In 1946, he was signed as a free agent by the St. Louis Browns. However, after attending 1946 spring training with the Browns, he was not able to secure a spot on the regular-season roster and was seemingly out of baseball at age 34. He eventually returned to St. Louis to finish his career with the Cardinals in 1947 and 1948. In 1949 at the age of 37 Medwick was player-coach of the Miami Beach Flamingos, a Class 'B' team in the Florida International League. He had 375 at-bats in 106 games, with 121 hits for a .323 batting average. He continued playing minor-league baseball through 1952 with Class 'B' Raleigh and Tampa, but his numbers declined substantially. Medwick retired with ten appearances in the Major League Baseball All-Star Game over seventeen seasons. He finished with a lifetime .324 batting average.
In 1984 games played over 17 seasons, Medwick compiled a .324 batting average (2471-7635) with 1198 runs, 540 doubles, 113 triples, 205 home runs, 1383 RBI, 437 bases on balls, .362 on-base percentage and .505 slugging percentage. In 12 World Series games (1934,1941), he hit .326 (15-46) with 5 runs, 5 RBI and 1 home run. His career fielding percentage was .980.
Later life and legacyEdit
In later years Medwick worked as a hitting coach in the Cardinals spring training camps and minor league system, his role with the team at the time of his death. He had fallen short of the required Hall of Fame vote threshold on numerous ballots, and received no votes for the first seven years after his retirement, which is sometimes attributed to his strained relationship with teammates and the press.
Medwick was elected to the Baseball Hall of Fame by the Baseball Writers' Association of America in 1968. After his election, he said, "This was the longest slump of my career. I had gone 0 for 20 before, but never 0 for 20 years." Medwick died in 1975 of a heart attack in St. Petersburg, Florida. He was buried at St. Lucas Cemetery in Sunset Hills, Missouri, a suburb of St. Louis.
- List of Major League Baseball career home run leaders
- List of Major League Baseball doubles records
- List of Major League Baseball career hits leaders
- List of Major League Baseball career doubles leaders
- List of Major League Baseball career triples leaders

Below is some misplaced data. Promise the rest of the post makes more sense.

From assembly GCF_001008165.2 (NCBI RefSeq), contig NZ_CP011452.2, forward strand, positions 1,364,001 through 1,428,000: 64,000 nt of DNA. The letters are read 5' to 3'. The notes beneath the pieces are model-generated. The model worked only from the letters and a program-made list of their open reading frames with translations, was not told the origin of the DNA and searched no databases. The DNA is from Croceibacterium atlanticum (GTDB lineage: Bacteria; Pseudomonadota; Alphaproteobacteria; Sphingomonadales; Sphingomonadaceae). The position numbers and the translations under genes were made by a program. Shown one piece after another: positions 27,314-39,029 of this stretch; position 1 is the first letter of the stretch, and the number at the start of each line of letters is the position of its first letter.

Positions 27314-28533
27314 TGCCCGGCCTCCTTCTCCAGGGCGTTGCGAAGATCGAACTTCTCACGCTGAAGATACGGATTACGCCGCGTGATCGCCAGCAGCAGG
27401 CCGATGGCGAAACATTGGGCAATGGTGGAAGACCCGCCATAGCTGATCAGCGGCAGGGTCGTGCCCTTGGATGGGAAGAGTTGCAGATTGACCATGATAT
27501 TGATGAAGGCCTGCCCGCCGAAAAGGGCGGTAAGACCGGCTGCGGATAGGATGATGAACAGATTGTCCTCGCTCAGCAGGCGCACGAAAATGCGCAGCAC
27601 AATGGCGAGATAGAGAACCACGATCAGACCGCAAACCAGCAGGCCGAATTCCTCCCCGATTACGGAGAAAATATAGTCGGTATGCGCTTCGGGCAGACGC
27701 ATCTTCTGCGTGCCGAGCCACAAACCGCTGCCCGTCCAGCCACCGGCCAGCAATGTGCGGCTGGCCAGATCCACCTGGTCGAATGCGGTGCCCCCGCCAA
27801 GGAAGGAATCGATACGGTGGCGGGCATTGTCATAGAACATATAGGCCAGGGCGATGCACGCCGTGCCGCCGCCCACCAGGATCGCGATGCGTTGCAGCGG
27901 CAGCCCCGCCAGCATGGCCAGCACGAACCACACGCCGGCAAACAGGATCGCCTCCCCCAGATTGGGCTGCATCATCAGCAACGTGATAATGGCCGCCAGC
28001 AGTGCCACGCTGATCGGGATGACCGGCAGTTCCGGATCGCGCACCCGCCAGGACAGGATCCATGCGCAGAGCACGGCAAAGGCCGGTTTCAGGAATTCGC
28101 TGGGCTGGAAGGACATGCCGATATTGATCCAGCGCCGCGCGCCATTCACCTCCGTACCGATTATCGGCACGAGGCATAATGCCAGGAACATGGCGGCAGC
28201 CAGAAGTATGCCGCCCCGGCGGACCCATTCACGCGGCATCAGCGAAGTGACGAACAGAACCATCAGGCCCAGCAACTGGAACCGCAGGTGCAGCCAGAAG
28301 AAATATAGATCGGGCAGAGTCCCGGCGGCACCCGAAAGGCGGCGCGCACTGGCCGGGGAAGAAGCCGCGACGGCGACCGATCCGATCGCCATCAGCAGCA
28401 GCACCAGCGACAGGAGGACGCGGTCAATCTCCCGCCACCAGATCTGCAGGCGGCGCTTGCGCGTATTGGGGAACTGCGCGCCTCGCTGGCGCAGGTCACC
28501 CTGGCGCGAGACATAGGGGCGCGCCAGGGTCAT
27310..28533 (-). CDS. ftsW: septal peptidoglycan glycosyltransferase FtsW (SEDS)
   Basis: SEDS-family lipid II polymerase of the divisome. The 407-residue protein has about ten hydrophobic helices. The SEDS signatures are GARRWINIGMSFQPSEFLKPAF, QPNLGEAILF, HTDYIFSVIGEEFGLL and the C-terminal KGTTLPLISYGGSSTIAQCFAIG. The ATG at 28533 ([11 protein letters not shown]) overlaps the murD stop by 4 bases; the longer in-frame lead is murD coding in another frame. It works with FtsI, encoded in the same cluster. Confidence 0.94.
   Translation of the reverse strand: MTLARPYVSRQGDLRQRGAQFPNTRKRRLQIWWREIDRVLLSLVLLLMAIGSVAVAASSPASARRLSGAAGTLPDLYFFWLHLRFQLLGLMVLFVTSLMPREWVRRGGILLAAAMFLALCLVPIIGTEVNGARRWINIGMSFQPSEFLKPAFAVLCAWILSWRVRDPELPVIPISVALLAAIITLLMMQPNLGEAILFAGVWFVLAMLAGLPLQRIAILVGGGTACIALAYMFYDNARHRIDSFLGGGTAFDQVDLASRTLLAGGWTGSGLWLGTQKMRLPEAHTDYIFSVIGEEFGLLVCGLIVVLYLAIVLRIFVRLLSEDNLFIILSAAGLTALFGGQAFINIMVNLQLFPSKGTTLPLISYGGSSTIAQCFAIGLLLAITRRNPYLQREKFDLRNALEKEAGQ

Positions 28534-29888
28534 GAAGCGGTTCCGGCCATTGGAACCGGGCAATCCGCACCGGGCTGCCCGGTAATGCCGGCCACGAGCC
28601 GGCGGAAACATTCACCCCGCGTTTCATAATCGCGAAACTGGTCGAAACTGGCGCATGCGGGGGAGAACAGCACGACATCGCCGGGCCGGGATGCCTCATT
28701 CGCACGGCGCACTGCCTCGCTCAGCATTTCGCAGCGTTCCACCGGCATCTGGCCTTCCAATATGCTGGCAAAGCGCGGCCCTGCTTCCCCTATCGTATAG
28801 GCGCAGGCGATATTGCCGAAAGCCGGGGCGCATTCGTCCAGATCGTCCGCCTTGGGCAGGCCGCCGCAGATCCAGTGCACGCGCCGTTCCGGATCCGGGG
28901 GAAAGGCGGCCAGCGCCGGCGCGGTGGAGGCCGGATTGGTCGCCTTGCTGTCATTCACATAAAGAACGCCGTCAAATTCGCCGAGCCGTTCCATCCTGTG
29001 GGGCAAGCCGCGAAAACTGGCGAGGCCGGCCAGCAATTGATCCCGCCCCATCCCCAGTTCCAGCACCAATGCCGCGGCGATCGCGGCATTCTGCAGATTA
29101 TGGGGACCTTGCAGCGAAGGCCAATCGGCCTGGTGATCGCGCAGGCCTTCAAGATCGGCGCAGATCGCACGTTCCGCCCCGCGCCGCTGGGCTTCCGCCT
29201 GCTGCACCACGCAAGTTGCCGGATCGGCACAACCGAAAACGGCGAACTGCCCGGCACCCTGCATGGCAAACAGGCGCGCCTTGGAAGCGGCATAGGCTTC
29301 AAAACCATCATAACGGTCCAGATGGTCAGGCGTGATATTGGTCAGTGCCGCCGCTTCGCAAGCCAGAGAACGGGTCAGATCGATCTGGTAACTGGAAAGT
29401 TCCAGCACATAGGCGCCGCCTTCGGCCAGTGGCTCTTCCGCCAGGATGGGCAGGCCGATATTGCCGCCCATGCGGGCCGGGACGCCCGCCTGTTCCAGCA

- List of Major League Baseball career runs scored leaders
- List of Major League Baseball career runs batted in leaders
- List of Major League Baseball players to hit for the cycle
- Major League Baseball Triple Crown
- List of Major League Baseball batting champions
- List of Major League Baseball annual home run leaders
- List of Major League Baseball annual runs batted in leaders
- List of Major League Baseball annual runs scored leaders
- List of Major League Baseball annual doubles leaders
- List of Major League Baseball annual triples leaders
- List of St. Louis Cardinals team records
- "MLB Triple Crown Winners". baseball-reference.com. Retrieved May 28, 2019.
- "Joe Medwick at the Baseball Hall of Fame". baseballhall.org. Retrieved May 28, 2019.
- Staff. "Ducky Medwick, Slugger For Gas House Gang, Dies", The New York Times, March 22, 1975. Accessed October 19, 2014. "Medwick was born in Carteret, N. J,. on Nov. 24, 1911, and went on to star at Carteret High School in track, football, basketball, and baseball."
- Sperber, Murray (1993). Shake Down the Thunder: The Creation of Notre Dame Football. Indiana University Press. p. 299. ISBN 0253215684.
- "Joe Medwick Minor League Statistics & History". Baseball-Reference.com. Retrieved November 28, 2014.
- Alexander, Charles (2013). Breaking the Slump: Baseball in the Depression Era. Columbia University Press. p. 89. ISBN 0231504063.
- Heutmaker, Brent (2016). "October 9, 1934: 'A case for Judge Landis': Medwick tossed in World Series melee as Cardinals win Game 7". SABR.org. Phoenix, AZ: Society for American Baseball Research. Retrieved June 6, 2018.
- "October 9, 1934: 'A case for Judge Landis'".
- Sugar, Bert (Summer 1999). "Bert Sugar Remembers". The Michigan Alumnus. Ann Arbor, MI: Alumni Association of the University of Michigan. p. 32.
- "Philly Bottle Barrage Caused '49 Forfeit". Daytona Beach Morning Journal. July 19, 1954. Retrieved October 31, 2013.
- "Major League Baseball Records for Doubles". baseball-almanac.com. Retrieved May 28, 2019.
- Lowenfish, Lee (2009). Branch Rickey: Baseball's Ferocious Gentleman. University of Nebraska Press. p. 301. ISBN 0803224532.
- Joe Medwick Facts from The Baseball Page.com Archived September 18, 2011, at the Wayback Machine
- McKenna, Brian (2007). Early Exits: The Premature Endings of Baseball Careers. Scarecrow Press. p. 115. ISBN 0810858584.
- Rice, Grantland (August 31, 1944). "Joe Medwick on the Rebound". The Miami News. Retrieved October 31, 2013.
- Corcoran, Dennis (2010). Induction Day at Cooperstown: A History of the Baseball Hall of Fame Ceremony. McFarland. p. 91. ISBN 0786444169.
- "Joe Medwick dies of heart attack". The Day. March 21, 1975. Retrieved February 8, 2014.
- Cardinals Press Release (January 18, 2014). "Cardinals establish Hall of Fame & detail induction process". www.stlouis.cardinals.mlb.com. Retrieved January 29, 2014.
- Joe Medwick at the Baseball Hall of Fame
- Career statistics and player information from Baseball-Reference, or Fangraphs, or The Baseball Cube, or Baseball-Reference (Minors), or Retrosheet
- Joe Medwick at Find a Grave
- Joe Medwick Oral History Interview - National Baseball Hall of Fame Digital Collection
| Hitting for the cycle
June 29, 1935